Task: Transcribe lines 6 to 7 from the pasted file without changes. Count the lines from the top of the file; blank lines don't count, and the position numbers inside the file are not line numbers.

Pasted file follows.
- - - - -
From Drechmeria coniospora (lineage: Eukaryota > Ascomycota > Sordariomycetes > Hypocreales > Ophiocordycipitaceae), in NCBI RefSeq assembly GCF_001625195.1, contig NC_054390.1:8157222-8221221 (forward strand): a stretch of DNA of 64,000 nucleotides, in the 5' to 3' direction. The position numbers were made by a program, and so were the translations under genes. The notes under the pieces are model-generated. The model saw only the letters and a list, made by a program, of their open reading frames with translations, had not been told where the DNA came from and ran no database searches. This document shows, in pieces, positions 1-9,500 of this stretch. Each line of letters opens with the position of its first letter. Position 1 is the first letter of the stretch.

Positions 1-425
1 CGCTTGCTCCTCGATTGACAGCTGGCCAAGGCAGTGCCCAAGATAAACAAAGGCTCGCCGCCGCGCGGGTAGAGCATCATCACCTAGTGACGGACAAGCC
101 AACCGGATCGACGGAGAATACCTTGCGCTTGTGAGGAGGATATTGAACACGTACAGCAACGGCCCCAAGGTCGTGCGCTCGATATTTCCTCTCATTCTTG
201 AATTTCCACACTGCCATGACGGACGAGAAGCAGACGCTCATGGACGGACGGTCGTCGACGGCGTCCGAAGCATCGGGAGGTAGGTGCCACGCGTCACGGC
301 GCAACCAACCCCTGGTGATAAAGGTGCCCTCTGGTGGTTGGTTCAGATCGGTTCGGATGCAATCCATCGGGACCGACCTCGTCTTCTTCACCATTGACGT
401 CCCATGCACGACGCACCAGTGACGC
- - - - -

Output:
301 GCAACCAACCCCTGGTGATAAAGGTGCCCTCTGGTGGTTGGTTCAGATCGGTTCGGATGCAATCCATCGGGACCGACCTCGTCTTCTTCACCATTGACGT
401 CCCATGCACGACGCACCAGTGACGC